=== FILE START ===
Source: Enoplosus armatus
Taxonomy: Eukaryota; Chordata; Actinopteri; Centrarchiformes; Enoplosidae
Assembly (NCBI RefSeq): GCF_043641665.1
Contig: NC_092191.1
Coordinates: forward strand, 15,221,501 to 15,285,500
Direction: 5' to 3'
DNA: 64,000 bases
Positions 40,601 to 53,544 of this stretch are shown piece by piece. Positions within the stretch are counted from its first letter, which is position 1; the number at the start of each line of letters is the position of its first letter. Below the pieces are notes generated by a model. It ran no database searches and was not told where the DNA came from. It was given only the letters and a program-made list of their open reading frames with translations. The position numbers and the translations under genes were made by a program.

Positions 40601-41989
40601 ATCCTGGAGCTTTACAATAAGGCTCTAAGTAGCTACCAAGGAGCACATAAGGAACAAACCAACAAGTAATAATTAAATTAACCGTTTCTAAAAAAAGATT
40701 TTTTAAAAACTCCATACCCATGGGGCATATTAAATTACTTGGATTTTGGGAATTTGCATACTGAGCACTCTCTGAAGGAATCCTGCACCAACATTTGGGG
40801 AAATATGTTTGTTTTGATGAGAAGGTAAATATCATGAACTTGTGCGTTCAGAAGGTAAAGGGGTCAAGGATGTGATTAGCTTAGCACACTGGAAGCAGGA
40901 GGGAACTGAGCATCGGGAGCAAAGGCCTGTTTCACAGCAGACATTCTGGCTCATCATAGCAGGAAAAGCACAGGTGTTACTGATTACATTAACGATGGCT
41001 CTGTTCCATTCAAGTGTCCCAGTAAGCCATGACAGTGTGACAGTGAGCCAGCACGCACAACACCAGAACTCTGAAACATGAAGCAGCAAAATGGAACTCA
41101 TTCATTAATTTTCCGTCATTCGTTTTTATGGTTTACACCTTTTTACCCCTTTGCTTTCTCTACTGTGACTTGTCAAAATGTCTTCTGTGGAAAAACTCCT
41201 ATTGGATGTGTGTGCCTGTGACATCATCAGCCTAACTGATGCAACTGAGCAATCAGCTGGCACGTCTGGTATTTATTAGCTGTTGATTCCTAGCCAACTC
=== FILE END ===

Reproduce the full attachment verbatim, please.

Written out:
Source: Enoplosus armatus
Taxonomy: Eukaryota; Chordata; Actinopteri; Centrarchiformes; Enoplosidae
Assembly (NCBI RefSeq): GCF_043641665.1
Contig: NC_092191.1
Coordinates: forward strand, 15,221,501 to 15,285,500
Direction: 5' to 3'
DNA: 64,000 bases
Positions 40,601 to 53,544 of this stretch are shown piece by piece. Positions within the stretch are counted from its first letter, which is position 1; the number at the start of each line of letters is the position of its first letter. Below the pieces are notes generated by a model. It ran no database searches and was not told where the DNA came from. It was given only the letters and a program-made list of their open reading frames with translations. The position numbers and the translations under genes were made by a program.

Positions 40601-41989
40601 ATCCTGGAGCTTTACAATAAGGCTCTAAGTAGCTACCAAGGAGCACATAAGGAACAAACCAACAAGTAATAATTAAATTAACCGTTTCTAAAAAAAGATT
40701 TTTTAAAAACTCCATACCCATGGGGCATATTAAATTACTTGGATTTTGGGAATTTGCATACTGAGCACTCTCTGAAGGAATCCTGCACCAACATTTGGGG
40801 AAATATGTTTGTTTTGATGAGAAGGTAAATATCATGAACTTGTGCGTTCAGAAGGTAAAGGGGTCAAGGATGTGATTAGCTTAGCACACTGGAAGCAGGA
40901 GGGAACTGAGCATCGGGAGCAAAGGCCTGTTTCACAGCAGACATTCTGGCTCATCATAGCAGGAAAAGCACAGGTGTTACTGATTACATTAACGATGGCT
41001 CTGTTCCATTCAAGTGTCCCAGTAAGCCATGACAGTGTGACAGTGAGCCAGCACGCACAACACCAGAACTCTGAAACATGAAGCAGCAAAATGGAACTCA
41101 TTCATTAATTTTCCGTCATTCGTTTTTATGGTTTACACCTTTTTACCCCTTTGCTTTCTCTACTGTGACTTGTCAAAATGTCTTCTGTGGAAAAACTCCT
41201 ATTGGATGTGTGTGCCTGTGACATCATCAGCCTAACTGATGCAACTGAGCAATCAGCTGGCACGTCTGGTATTTATTAGCTGTTGATTCCTAGCCAACTC